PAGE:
Mullis, Cameron Give Legislative Update During Lunch And Learn

Jeff Mullis

Mike Cameron

By REBECCA HAZEN
News Editor

The Alliance for Dade held its first event, a networking lunch and learn, in the newly reopened Trenton Community Center, on Thursday, May 6, where attendees had the opportunity to hear speakers Senator Jeff Mullis and Representative Mike Cameron.

Community members had an opportunity to mingle before lunch, which was served by Dade County High School students. Alliance for Dade Chair George Williams welcomed everyone and led the Pledge of Allegiance. Carey Anderson sung the Star Spangled Banner, accompanied by Dottie Abercrombie. Pastor Dennis Flaugher, of Trenton United Methodist Church, gave the invocation.

“These two men right here, Mike Cameron and Jeff Mullis, have been a great help to us,” County Executive Ted Rumley said. “Mike has been there a short time, but there’s hardly a week that goes by that he hasn’t come to our office. He has been to our meetings and to our events. Senator Mullis has always been there for Dade County. He represents the counties equally. We appreciate all that he has done.”

Senator Mullis represents the 53rd District, which includes Dade, Catoosa, Chattooga and Walker counties. He is Chairman of the Senate Rules Committee and is a member of the Senate Appropriations, Economic Development and Tourism, and Regulated Industries and Utilities Committees. Mullis also chairs the Senate Music Committee and the Halls of Fame Joint Committee.

“It is a team effort,” Mullis said. “Working with the community leaders and elected officials is what I think our prime job is. We have to make sure that we’re all working together.”

Mullis noted that he is the longest serving Republican in the state Senate, so he has seen it all.

“Georgia is a diverse state … Just because I think like you and vote like how you would probably vote, they don’t vote like I do. It is interesting to see how that process works. You have to have the right relationships to get these people to vote for your issues. In fact, I would say that it is all about relationships,” Mullis said.

Mullis also noted that the relationship with the local community is how he finds out the issues that matter to his constituents.

“People in Washington, they don’t know how to solve problems. But that’s what we do in Georgia,” Mullis said.
Mullis also spoke about the recent voting bill that was signed, Senate Bill 202.

“What we did was expanded the election process, but made it tougher to cheat. We want to know that you are who you say it are, and you are only voting one time,” Mullis said.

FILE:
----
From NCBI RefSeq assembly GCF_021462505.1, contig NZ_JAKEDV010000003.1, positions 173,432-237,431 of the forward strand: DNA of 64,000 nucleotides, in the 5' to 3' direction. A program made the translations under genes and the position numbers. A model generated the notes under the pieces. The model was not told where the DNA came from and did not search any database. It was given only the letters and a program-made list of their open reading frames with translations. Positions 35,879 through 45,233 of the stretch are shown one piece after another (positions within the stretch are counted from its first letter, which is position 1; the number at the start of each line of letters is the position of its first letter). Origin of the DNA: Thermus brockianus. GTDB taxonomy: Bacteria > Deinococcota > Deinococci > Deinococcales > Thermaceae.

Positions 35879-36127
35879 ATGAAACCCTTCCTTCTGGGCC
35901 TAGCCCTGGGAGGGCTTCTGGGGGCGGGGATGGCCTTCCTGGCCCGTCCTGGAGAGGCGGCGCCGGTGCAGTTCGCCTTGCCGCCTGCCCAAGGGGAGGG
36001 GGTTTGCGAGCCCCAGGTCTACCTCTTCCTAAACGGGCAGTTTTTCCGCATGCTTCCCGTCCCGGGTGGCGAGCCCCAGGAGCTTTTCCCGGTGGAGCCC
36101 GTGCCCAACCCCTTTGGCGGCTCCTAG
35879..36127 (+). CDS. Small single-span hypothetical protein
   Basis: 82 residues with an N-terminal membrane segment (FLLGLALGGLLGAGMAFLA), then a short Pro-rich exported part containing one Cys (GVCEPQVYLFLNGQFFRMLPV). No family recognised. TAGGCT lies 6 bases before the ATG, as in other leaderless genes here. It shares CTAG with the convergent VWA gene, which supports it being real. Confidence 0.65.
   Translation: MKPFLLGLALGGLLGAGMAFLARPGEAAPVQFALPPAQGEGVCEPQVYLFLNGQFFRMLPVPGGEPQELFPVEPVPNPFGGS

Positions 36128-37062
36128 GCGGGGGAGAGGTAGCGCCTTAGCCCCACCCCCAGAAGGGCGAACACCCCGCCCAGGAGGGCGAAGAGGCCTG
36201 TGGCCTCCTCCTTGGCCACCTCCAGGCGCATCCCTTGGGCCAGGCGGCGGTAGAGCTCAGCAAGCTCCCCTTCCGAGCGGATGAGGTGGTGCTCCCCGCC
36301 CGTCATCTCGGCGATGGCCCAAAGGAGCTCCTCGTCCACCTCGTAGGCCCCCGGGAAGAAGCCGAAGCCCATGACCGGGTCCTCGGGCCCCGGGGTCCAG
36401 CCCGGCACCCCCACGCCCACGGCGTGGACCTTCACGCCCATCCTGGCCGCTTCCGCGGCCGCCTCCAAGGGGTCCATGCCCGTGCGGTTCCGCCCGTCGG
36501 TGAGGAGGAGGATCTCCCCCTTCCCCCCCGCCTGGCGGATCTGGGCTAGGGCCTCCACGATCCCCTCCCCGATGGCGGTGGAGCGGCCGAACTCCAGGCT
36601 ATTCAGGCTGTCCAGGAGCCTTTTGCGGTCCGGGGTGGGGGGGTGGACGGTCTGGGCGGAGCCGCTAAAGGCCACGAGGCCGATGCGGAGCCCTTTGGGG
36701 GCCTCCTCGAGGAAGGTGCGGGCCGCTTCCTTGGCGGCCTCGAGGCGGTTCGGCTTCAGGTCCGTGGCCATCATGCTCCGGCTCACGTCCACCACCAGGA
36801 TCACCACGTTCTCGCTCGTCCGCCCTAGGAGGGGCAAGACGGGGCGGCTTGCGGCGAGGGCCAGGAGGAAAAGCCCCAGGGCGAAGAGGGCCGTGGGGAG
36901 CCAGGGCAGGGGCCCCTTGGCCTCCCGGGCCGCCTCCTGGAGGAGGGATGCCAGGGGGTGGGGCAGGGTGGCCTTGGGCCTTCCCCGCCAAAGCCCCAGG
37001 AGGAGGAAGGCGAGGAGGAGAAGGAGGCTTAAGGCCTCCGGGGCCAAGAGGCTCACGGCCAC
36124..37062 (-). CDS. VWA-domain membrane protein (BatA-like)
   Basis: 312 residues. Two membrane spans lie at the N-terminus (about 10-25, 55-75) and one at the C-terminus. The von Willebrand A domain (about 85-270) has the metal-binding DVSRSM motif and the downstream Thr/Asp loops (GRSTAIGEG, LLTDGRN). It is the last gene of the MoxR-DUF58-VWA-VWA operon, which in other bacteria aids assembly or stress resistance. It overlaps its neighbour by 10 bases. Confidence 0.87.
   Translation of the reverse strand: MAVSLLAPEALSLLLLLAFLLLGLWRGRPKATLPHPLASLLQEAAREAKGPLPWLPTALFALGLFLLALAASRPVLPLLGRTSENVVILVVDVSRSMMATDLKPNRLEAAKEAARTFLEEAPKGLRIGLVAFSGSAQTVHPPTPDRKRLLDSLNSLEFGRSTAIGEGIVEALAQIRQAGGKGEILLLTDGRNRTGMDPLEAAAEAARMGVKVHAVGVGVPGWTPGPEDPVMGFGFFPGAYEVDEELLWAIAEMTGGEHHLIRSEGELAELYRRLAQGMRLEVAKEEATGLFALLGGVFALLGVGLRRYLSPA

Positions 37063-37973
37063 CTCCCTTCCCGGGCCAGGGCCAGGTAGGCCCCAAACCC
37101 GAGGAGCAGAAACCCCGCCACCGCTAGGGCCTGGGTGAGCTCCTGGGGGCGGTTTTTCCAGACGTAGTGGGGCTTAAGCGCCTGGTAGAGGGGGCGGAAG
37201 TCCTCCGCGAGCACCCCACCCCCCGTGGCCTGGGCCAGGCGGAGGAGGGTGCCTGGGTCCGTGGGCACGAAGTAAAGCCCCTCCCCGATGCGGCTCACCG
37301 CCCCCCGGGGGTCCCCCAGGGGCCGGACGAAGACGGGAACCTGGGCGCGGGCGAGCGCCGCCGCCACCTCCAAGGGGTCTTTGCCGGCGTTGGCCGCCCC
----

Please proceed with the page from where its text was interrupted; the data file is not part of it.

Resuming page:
Mullis also spoke about his relationship with Cameron.

“Mike is climbing the ladder quick,” Mullis said. “He has already passed a bill in his first year, and that is a rarity. It’s because he’s working on the relationships that he needs.”

Representative Mike Cameron represents District 1, which is Dade and Walker counties, and started his term in January 2021. Cameron serves on the Agriculture and Consumer Affairs, Budget and Fiscal Oversight and Industry and Labor committees.

Cameron provided Melissa Christiansen Bradford with a resolution honoring her father, Allan Bradford.
“Some of the things we do are to recognize people who have served our community. Allan Bradford was a friend of mine, and a friend of everyone in this county,” Cameron said.

Cameron, like Mullis, spoke about how relationships are an important aspect of the job.

“I spend time talking to people, building the relationships we’re going to need for the future to help our community,” Cameron said. “Previously, people would get along, even across the aisle. Now there is so much acrimony. We run into protesters almost every day.”

Cameron also spoke about some recent legislation.
“We cut taxes this year. It was $150 million. We got a call from Washington saying that we couldn’t cut taxes. Yes, we are cutting taxes. We have problems with people trying to bully us and telling what we can or can’t do from a federal level, but we’re going to do what’s best for Dade and Walker counties,” Cameron said.

Cameron continued, “The election bill was obviously controversial, but it shouldn’t be. It’s common sense things. We have a representative on the election committee, who would come to our office, and we would tell him what our concerns were.”

Cameron noted that people in Georgia had six months to request an absentee ballot before the new law. That large amount of time could make people forget they requested one, and they could accidentally go and vote again in person. The new ballot allows for 11 weeks to request an absentee ballot.

“The bottom line is this, we are going to represent your values and your views,” Cameron said.

Both Mullis and Cameron had to go to Atlanta later that day to sign legislation. The bills include Senate Bill 42, which will allow home schooled students be able to play public school sports if they take one in-school course, Senate Bill 47, which expands eligibility for students relating to the Georgia Special Needs Scholarship Act, and House Bill 128, which will prohibit providers from discriminating against potential organ transplant recipients due solely to the physical or mental disability of the potential recipient.

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